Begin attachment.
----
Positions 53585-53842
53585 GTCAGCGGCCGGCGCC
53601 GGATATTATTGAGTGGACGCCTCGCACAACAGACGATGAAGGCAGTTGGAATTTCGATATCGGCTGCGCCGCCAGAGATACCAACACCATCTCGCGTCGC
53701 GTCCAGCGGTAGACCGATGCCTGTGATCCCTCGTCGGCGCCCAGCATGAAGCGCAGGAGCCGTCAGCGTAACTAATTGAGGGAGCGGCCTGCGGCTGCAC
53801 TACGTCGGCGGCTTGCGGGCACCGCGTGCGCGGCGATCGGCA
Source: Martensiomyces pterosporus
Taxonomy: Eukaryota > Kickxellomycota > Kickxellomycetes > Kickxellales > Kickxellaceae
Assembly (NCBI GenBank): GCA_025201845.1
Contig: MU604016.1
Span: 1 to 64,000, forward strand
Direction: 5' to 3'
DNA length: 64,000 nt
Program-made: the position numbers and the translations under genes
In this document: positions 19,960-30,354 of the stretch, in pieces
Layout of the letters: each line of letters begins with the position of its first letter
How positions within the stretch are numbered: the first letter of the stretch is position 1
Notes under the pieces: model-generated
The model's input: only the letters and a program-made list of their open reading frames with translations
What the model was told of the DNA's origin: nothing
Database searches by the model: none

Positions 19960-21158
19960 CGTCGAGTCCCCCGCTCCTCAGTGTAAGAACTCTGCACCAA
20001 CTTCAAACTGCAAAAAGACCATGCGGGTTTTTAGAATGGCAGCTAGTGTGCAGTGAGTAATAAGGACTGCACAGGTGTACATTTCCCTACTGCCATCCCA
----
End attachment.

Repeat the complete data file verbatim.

Positions 53585-53842
53585 GTCAGCGGCCGGCGCC
53601 GGATATTATTGAGTGGACGCCTCGCACAACAGACGATGAAGGCAGTTGGAATTTCGATATCGGCTGCGCCGCCAGAGATACCAACACCATCTCGCGTCGC
53701 GTCCAGCGGTAGACCGATGCCTGTGATCCCTCGTCGGCGCCCAGCATGAAGCGCAGGAGCCGTCAGCGTAACTAATTGAGGGAGCGGCCTGCGGCTGCAC
53801 TACGTCGGCGGCTTGCGGGCACCGCGTGCGCGGCGATCGGCA
Source: Martensiomyces pterosporus
Taxonomy: Eukaryota > Kickxellomycota > Kickxellomycetes > Kickxellales > Kickxellaceae
Assembly (NCBI GenBank): GCA_025201845.1
Contig: MU604016.1
Span: 1 to 64,000, forward strand
Direction: 5' to 3'
DNA length: 64,000 nt
Program-made: the position numbers and the translations under genes
In this document: positions 19,960-30,354 of the stretch, in pieces
Layout of the letters: each line of letters begins with the position of its first letter
How positions within the stretch are numbered: the first letter of the stretch is position 1
Notes under the pieces: model-generated
The model's input: only the letters and a program-made list of their open reading frames with translations
What the model was told of the DNA's origin: nothing
Database searches by the model: none

Positions 19960-21158
19960 CGTCGAGTCCCCCGCTCCTCAGTGTAAGAACTCTGCACCAA
20001 CTTCAAACTGCAAAAAGACCATGCGGGTTTTTAGAATGGCAGCTAGTGTGCAGTGAGTAATAAGGACTGCACAGGTGTACATTTCCCTACTGCCATCCCA